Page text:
Growers have an opportunity to stand out in an oversaturated virtual market and, instead of being the supplier, showcase through innovation. In an effort to distinguish yourself, find your niche. As a grower, you don’t need to supply all things to everyone. Would it be nice? Sure. Would it be challenging? Most likely. The cliché statement of “quality versus quantity” rings true here. If you can identify those items you produce well per season, focus on superior and consistent quality, and vet the programs that will hold up in two-day shipping, the e-commerce channel might be worth exploring.

When navigating these waters and selling through a retail partner’s online channel, keep the following in mind. Not only do you have to uphold the standards of the retailer (i.e., plant height, covered rim, in-bloom), but as the grower, set your standards as well. Instead of positioning yourself from a sales pitch perspective, position yourself as the need to consumers.


Brand loyalty is a driving factor when it comes to demand and successful sell through. Proven Winners, Monrovia, Knock Out Roses and Wave petunias are a few brands that need no introduction. They’ve built their brands through multiple channels, deliver high-quality product, and have grown their success through recognition and the positive connotation that comes with their names. In times of uncertainty, branding is the driving force. They are known. They are trusted. Brands communicate with consumers and listen to what they have to say, and what they need and want.

There’s no need to reinvent the wheel. Through research, strategic thinking and development, growers can use these tools to execute. Align yourself with like-minded individuals; those who complete a piece of your e-commerce puzzle. Selling via e-commerce gives you, the grower, the control — the control to determine the item, how it’s packaged, the cost, what’s included and how it’s shipped. With every box checked, the most important factor, next to quality, is customer satisfaction. Creating the experience and interaction with the shopper virtually, while it may be challenging, builds your brand, supports growth, initiates word-of-mouth advertising, turns repeat business and builds the relationship.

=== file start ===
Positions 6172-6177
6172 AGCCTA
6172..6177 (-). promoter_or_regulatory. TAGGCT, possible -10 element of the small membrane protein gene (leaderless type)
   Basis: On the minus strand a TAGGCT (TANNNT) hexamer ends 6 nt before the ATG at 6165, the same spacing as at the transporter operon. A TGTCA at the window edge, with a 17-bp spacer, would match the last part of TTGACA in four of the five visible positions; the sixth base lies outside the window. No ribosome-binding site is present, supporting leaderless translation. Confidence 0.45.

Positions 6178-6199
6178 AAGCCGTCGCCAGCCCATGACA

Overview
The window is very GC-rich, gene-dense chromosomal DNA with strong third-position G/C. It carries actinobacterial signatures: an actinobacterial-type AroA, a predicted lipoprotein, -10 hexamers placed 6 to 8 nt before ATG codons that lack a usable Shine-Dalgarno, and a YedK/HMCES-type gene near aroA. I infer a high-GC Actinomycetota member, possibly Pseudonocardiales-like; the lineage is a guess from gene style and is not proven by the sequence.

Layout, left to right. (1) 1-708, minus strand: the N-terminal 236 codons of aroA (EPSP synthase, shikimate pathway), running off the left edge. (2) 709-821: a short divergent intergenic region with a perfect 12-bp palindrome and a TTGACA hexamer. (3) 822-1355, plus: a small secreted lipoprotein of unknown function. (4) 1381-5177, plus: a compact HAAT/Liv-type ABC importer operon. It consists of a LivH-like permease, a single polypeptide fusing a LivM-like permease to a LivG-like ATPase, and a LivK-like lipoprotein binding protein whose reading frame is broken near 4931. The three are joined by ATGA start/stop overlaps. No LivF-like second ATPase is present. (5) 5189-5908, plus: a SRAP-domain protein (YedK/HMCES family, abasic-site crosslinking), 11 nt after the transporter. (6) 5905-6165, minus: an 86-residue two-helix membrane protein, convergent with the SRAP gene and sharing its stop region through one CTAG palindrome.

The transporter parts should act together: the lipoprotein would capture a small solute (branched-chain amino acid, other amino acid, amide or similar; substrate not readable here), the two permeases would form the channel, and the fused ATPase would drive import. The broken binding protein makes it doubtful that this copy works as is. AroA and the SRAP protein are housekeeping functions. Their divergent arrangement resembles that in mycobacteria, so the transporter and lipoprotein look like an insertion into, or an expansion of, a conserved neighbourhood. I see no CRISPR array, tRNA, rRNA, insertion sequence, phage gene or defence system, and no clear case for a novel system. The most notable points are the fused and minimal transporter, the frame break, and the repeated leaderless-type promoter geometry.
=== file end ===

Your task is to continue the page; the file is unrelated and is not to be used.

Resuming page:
In support of your brand, it is imperative to give consumers the tools they need to be successful at home. Proper tagging with growing details, as well as water and light instructions are imperative. Do not ship a plant without any information. That’s setting the consumer up for failure, and quite frankly, yourself as well. Consider including additional literature, a QR code they can scan to learn more about the plant, other plant suggestions based on their purchase, or maybe an opportunity to purchase one as a gift for a discounted price. Think of how restaurants have shifted their table service. Based on what I’ve observed, many restaurants aren’t handing out menus. They’re providing a card on the table and directing us to (yes, you guessed it!) use our smartphones to scan and be redirected.

Let’s take the challenge at hand and learn from it; use it to your advantage. Consumers want to garden. They want to get some of that control back. They want to feel confident in their purchase. As I’ve stated before, growers have the power to influence the market, set new trends and communicate with consumers, even if it is virtually. Let’s just call it cultivating through COVID-19.

Amanda Huntington

Amanda Huntington is director of Rooted Partners, a multi-level marketing and sales company helping bridge the gap and establish partnerships between growers and retailers. She can be reached at